This afternoon I visited the home of a prominent rabbit farmer in the town of Dingziqiao 丁字桥, whose successful operation has made him a leader in the community and a major participant in some of the community empowerment initiatives which ARDY runs in the area. His son, Qiu Yukun 秋玉坤, showed me around their rabbit farm, which in seven years of growth has grown into a large operation encompassing several hundred rabbits.
Yukun led me into one of the two large brick sheds on his family’s property, each of which contain two long rows of concrete cages. A small food bowl is wedged into the bars of each cage such that it can be easily removed and refilled, while an ingenious water pump system reaches all of the cages through a series of plastic tubes. The floors of each cage are comprised by evenly spaced bamboo slats, such that rabbit droppings fall through to another level for easy cleaning.
All of the rabbits that Yukun and his father sell for profit come from a select few breeder rabbits which have been selected as yielding particularly good offspring. Used to the rabbits which maraud gardens in suburban America, I was surprised to see that these creatures were several times larger, bigger than the average housecat. Yukun pointed out a couple of their best breeders to me, including one which, because it had been caught in the wild, produced particularly hardy offspring. These prize rabbits, if sold, are worth at least 170 RMB a piece, though a male and female pair can fetch several hundred RMB.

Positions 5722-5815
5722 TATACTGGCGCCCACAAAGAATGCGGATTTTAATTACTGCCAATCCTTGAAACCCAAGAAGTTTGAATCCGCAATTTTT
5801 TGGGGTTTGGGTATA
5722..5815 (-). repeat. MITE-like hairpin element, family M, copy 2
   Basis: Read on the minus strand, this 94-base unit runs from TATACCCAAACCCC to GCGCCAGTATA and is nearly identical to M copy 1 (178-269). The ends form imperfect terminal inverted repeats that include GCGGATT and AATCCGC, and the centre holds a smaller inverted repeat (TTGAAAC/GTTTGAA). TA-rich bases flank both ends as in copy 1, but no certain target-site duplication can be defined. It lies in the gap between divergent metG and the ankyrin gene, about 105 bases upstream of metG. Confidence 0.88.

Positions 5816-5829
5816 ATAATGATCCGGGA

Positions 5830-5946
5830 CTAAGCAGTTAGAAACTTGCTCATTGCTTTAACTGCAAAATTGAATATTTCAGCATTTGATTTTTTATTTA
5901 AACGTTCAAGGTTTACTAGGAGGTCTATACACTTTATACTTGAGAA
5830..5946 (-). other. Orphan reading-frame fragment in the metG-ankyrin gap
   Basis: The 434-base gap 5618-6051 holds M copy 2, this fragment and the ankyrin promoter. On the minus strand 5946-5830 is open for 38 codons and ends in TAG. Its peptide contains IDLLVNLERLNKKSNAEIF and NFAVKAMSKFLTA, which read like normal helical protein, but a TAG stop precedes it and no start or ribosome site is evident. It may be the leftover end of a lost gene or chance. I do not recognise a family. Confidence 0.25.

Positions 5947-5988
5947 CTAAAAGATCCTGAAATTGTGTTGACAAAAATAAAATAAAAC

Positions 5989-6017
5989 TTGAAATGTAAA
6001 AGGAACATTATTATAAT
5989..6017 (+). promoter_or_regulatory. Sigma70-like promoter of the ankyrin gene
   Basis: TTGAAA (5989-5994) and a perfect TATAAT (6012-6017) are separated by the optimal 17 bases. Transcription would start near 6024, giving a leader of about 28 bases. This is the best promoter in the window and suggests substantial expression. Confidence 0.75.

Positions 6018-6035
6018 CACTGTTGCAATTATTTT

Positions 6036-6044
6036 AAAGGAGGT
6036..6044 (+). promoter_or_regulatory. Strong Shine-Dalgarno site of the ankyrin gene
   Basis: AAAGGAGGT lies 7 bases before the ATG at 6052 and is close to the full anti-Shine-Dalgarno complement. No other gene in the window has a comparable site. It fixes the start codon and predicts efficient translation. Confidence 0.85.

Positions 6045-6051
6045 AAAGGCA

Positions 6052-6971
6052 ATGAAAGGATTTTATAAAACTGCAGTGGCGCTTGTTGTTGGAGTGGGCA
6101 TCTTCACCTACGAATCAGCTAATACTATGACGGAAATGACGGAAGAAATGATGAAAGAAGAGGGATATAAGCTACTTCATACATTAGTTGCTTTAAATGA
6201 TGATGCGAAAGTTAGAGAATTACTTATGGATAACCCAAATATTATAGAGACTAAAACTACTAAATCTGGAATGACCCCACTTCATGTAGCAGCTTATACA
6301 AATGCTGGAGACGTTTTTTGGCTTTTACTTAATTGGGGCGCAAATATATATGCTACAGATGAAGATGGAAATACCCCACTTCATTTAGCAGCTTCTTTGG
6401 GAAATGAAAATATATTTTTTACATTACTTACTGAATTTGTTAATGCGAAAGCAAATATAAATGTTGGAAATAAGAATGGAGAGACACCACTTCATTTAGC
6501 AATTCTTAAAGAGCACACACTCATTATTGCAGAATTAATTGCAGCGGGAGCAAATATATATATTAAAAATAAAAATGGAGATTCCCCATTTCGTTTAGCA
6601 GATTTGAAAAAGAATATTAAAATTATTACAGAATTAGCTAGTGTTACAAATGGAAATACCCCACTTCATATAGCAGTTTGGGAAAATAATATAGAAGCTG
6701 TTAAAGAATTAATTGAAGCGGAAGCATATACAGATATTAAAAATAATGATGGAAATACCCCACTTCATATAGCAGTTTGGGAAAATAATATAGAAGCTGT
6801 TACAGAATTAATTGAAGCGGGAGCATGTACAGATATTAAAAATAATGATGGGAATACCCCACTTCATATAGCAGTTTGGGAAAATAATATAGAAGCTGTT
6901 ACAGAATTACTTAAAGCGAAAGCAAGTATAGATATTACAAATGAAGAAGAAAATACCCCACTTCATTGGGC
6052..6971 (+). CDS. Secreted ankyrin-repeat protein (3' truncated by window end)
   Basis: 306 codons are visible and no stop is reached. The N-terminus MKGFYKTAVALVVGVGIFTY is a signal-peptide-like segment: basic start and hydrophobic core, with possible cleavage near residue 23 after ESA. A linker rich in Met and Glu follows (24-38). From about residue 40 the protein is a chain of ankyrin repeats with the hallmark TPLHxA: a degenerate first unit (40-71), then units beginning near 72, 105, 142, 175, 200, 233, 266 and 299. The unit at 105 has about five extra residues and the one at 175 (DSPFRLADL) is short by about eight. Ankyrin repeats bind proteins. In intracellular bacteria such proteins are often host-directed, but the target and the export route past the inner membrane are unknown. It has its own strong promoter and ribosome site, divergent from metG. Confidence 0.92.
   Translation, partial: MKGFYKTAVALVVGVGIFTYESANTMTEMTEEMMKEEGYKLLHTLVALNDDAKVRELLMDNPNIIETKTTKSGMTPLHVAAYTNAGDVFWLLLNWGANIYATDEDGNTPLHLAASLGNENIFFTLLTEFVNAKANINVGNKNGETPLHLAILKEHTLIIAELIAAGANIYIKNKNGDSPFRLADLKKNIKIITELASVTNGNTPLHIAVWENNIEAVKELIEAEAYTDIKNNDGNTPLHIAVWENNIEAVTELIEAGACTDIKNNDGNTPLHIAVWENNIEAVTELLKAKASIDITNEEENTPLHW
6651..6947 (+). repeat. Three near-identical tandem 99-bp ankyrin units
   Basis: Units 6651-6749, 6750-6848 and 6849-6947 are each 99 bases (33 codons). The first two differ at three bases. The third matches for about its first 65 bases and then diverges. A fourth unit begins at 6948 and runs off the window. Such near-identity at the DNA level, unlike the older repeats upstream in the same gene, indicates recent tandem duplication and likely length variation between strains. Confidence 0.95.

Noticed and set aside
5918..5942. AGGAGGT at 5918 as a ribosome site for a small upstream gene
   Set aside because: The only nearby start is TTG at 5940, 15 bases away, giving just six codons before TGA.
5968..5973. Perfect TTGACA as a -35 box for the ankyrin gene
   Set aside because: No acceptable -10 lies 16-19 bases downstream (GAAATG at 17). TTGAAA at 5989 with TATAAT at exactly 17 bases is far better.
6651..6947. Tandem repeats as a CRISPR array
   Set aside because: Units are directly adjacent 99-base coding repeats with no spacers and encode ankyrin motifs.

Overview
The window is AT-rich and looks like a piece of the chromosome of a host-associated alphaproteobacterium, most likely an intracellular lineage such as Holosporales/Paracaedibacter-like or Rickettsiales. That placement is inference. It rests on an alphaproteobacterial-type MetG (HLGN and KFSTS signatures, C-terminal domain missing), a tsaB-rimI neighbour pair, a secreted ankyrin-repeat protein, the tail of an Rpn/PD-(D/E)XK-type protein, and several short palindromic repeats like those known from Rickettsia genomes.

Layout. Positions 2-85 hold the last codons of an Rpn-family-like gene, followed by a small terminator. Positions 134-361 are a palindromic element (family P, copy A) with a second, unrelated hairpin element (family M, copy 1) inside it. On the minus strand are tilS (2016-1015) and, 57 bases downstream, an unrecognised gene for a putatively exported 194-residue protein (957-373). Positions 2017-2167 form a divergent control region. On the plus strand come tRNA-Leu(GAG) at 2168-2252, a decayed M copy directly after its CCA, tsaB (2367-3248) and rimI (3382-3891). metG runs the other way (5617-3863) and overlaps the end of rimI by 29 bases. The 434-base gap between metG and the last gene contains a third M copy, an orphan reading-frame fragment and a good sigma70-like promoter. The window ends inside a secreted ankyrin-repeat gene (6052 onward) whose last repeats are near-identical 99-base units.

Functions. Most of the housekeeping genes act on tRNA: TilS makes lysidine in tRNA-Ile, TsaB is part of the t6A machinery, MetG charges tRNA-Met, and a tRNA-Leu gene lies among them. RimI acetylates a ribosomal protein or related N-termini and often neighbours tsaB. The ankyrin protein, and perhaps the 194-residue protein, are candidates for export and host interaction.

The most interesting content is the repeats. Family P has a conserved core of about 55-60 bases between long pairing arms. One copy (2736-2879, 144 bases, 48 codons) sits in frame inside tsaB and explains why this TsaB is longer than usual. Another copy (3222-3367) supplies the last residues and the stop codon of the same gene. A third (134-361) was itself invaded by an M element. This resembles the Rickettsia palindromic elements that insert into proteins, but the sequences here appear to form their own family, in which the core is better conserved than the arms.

While the breeder rabbits are generally kept in individual cages, male and female rabbits are periodically placed together, “to see if they are a match,” as he explained to me. I watched as he removed several females and placed them in cages with males, but after preliminary expressions of interest none of the rabbits took to one another. Judging when a rabbit is ready to reproduce, and who it wants to reproduce with, is apparently a delicate art which, Yukun explained to me, he had not yet fully learned from his father.
Once one of their breeder rabbits gives birth to a new litter, the offspring are raised to a size of about 4 jin 斤 before being sold to a local slaughterhouse. Yukun explained to me that their farm raises two different varieties of rabbit. One variety, raised for its meat, takes about 2 months to reach the prerequisite size and is usually sold for around 40-50 RMB apiece. A variety with softer, sleeker fur which is used to make clothing takes longer to raise, at least four months, and thus is sold at a higher price.